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Are Libertarians Constitutionalists?

Above all else, libertarians value individual rights.  Libertarians believe that a group of individuals cannot possess rights that the individual members of the group do not individually possess.  Specifically, if individuals do not have the right to murder and rob, neither will any group or organization they form, even if they draft a formal declaration proclaiming that they have those rights, possess the right to murder and rob.  

Libertarians come to the libertarian movement from a number of different backgrounds.  Tolerance to differing views is a part of the libertarian philosophy.  Therefore, some libertarians may hold the Constitution in high regard and consider themselves to be constitutionalists.  

The Statement of Principle of the Libertarian Party Platform states:

We, the members of the Libertarian Party, challenge the cult of the omnipotent state and defend the rights of the individual.

We hold that all individuals have the right to exercise sole dominion over their own lives, and have the right to live in whatever manner they choose, so long as they do not forcibly interfere with the equal right of others to live in whatever manner they choose.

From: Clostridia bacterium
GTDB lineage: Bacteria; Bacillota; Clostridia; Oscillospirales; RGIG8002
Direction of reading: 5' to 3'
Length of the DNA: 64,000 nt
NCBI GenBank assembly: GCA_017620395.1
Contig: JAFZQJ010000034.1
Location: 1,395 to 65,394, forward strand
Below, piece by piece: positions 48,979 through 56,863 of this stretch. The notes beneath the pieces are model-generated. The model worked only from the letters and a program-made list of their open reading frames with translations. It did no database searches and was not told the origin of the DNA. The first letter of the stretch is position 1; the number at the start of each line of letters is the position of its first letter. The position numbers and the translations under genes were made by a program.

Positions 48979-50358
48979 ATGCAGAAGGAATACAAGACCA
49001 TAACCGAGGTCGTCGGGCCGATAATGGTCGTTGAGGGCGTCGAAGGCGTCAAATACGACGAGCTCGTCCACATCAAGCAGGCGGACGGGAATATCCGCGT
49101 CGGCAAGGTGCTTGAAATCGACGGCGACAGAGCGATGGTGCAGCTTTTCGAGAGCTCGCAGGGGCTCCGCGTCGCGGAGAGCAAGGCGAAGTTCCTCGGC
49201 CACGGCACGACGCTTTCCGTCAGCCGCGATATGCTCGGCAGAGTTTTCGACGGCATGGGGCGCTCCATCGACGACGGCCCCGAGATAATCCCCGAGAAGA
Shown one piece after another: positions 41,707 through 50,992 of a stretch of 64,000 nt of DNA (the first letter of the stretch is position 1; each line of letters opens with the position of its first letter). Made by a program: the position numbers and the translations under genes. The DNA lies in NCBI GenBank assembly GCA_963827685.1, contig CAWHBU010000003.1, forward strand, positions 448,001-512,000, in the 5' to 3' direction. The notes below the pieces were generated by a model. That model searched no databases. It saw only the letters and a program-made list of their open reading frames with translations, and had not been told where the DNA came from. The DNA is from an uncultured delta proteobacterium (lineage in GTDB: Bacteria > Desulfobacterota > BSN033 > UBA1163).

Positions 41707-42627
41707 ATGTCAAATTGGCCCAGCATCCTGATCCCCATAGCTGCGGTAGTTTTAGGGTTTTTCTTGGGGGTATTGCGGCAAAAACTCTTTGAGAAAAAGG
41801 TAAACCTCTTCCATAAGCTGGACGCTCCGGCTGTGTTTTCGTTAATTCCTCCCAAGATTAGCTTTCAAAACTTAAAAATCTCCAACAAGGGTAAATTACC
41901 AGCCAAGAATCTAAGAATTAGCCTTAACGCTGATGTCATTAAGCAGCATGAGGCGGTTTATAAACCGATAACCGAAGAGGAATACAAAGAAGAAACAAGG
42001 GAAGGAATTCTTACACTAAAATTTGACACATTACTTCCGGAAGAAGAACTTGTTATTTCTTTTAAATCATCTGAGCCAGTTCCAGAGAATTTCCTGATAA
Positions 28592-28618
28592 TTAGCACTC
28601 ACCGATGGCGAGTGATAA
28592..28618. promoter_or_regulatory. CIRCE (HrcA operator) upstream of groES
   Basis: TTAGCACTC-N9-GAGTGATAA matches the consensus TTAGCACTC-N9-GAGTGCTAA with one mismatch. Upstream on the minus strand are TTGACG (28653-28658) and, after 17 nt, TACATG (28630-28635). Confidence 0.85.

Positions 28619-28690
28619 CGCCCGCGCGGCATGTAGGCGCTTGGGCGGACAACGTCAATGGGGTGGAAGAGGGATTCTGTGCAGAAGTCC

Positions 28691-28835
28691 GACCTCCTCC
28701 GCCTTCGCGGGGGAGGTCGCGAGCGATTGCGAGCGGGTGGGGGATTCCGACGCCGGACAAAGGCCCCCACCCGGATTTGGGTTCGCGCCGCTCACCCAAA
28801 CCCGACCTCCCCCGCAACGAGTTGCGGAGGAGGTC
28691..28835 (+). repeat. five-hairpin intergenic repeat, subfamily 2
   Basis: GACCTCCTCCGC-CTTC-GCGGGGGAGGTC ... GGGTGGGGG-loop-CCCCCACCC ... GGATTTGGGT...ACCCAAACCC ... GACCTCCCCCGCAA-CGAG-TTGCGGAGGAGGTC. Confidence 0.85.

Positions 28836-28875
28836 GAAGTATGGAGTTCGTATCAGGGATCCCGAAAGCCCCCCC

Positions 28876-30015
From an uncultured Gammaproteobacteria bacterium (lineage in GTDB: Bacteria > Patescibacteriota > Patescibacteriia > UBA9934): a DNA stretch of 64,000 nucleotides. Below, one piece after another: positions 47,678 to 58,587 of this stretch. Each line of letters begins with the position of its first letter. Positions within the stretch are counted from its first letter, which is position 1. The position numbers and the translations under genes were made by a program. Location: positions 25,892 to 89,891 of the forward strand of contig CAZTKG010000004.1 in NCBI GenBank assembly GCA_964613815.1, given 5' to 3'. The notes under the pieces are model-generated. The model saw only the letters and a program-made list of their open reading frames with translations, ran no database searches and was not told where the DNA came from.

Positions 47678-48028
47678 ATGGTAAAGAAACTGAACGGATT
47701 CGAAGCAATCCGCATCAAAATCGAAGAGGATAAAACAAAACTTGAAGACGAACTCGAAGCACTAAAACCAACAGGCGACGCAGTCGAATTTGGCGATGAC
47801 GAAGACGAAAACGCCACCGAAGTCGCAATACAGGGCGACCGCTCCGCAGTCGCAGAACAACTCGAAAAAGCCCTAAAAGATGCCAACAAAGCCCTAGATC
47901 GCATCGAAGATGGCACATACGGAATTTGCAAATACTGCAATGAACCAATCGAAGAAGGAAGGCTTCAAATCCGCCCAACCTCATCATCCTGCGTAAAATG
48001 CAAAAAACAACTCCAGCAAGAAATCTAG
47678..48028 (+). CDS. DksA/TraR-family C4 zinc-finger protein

Governments throughout history have regularly operated on the opposite principle, that the State has the right to dispose of the lives of individuals and the fruits of their labor. Even within the United States, all political parties other than our own grant to government the right to regulate the lives of individuals and seize the fruits of their labor without their consent.

We, on the contrary, deny the right of any government to do these things, and hold that where governments exist, they must not violate the rights of any individual: namely, (1) the right to life -- accordingly we support the prohibition of the initiation of physical force against others; (2) the right to liberty of speech and action -- accordingly we oppose all attempts by government to abridge the freedom of speech and press, as well as government censorship in any form; and (3) the right to property -- accordingly we oppose all government interference with private property, such as confiscation, nationalization, and eminent domain, and support the prohibition of robbery, trespass, fraud, and misrepresentation.

Since governments, when instituted, must not violate individual rights, we oppose all interference by government in the areas of voluntary and contractual relations among individuals. People should not be forced to sacrifice their lives and property for the benefit of others. They should be left free by government to deal with one another as free traders; and the resultant economic system, the only one compatible with the protection of individual rights, is the free market.  

Omnipotent State

Libertarians recognize the problems with collectivist endeavors.  The Constitution for the United States replaced the previous form of government created under the Articles of Confederation. The preamble to the Constitution reads: